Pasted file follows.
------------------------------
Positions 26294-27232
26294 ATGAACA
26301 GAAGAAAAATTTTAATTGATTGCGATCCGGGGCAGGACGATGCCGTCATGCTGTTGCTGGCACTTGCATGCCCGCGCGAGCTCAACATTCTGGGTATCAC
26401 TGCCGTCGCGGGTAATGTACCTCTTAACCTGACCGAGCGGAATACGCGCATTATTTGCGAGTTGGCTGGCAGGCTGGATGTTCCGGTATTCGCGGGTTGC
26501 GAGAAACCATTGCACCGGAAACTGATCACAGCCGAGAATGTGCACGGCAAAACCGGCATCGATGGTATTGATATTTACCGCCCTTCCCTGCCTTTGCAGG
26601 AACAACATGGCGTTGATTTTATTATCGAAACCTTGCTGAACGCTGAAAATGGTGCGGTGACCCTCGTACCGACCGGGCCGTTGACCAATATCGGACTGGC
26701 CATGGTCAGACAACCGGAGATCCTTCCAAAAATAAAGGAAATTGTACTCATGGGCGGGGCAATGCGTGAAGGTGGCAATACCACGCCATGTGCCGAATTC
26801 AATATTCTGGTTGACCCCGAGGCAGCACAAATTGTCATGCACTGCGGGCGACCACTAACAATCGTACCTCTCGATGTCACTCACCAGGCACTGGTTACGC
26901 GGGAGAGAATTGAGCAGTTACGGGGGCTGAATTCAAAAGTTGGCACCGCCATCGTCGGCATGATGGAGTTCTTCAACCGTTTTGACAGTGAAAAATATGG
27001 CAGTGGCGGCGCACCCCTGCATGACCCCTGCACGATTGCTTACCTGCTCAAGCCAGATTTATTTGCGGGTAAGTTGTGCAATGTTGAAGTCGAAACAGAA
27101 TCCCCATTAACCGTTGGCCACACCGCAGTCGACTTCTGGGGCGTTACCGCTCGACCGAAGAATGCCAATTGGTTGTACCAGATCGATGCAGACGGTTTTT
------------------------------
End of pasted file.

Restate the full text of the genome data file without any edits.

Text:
Positions 26294-27232
26294 ATGAACA
26301 GAAGAAAAATTTTAATTGATTGCGATCCGGGGCAGGACGATGCCGTCATGCTGTTGCTGGCACTTGCATGCCCGCGCGAGCTCAACATTCTGGGTATCAC
26401 TGCCGTCGCGGGTAATGTACCTCTTAACCTGACCGAGCGGAATACGCGCATTATTTGCGAGTTGGCTGGCAGGCTGGATGTTCCGGTATTCGCGGGTTGC
26501 GAGAAACCATTGCACCGGAAACTGATCACAGCCGAGAATGTGCACGGCAAAACCGGCATCGATGGTATTGATATTTACCGCCCTTCCCTGCCTTTGCAGG
26601 AACAACATGGCGTTGATTTTATTATCGAAACCTTGCTGAACGCTGAAAATGGTGCGGTGACCCTCGTACCGACCGGGCCGTTGACCAATATCGGACTGGC
26701 CATGGTCAGACAACCGGAGATCCTTCCAAAAATAAAGGAAATTGTACTCATGGGCGGGGCAATGCGTGAAGGTGGCAATACCACGCCATGTGCCGAATTC
26801 AATATTCTGGTTGACCCCGAGGCAGCACAAATTGTCATGCACTGCGGGCGACCACTAACAATCGTACCTCTCGATGTCACTCACCAGGCACTGGTTACGC
26901 GGGAGAGAATTGAGCAGTTACGGGGGCTGAATTCAAAAGTTGGCACCGCCATCGTCGGCATGATGGAGTTCTTCAACCGTTTTGACAGTGAAAAATATGG
27001 CAGTGGCGGCGCACCCCTGCATGACCCCTGCACGATTGCTTACCTGCTCAAGCCAGATTTATTTGCGGGTAAGTTGTGCAATGTTGAAGTCGAAACAGAA
27101 TCCCCATTAACCGTTGGCCACACCGCAGTCGACTTCTGGGGCGTTACCGCTCGACCGAAGAATGCCAATTGGTTGTACCAGATCGATGCAGACGGTTTTT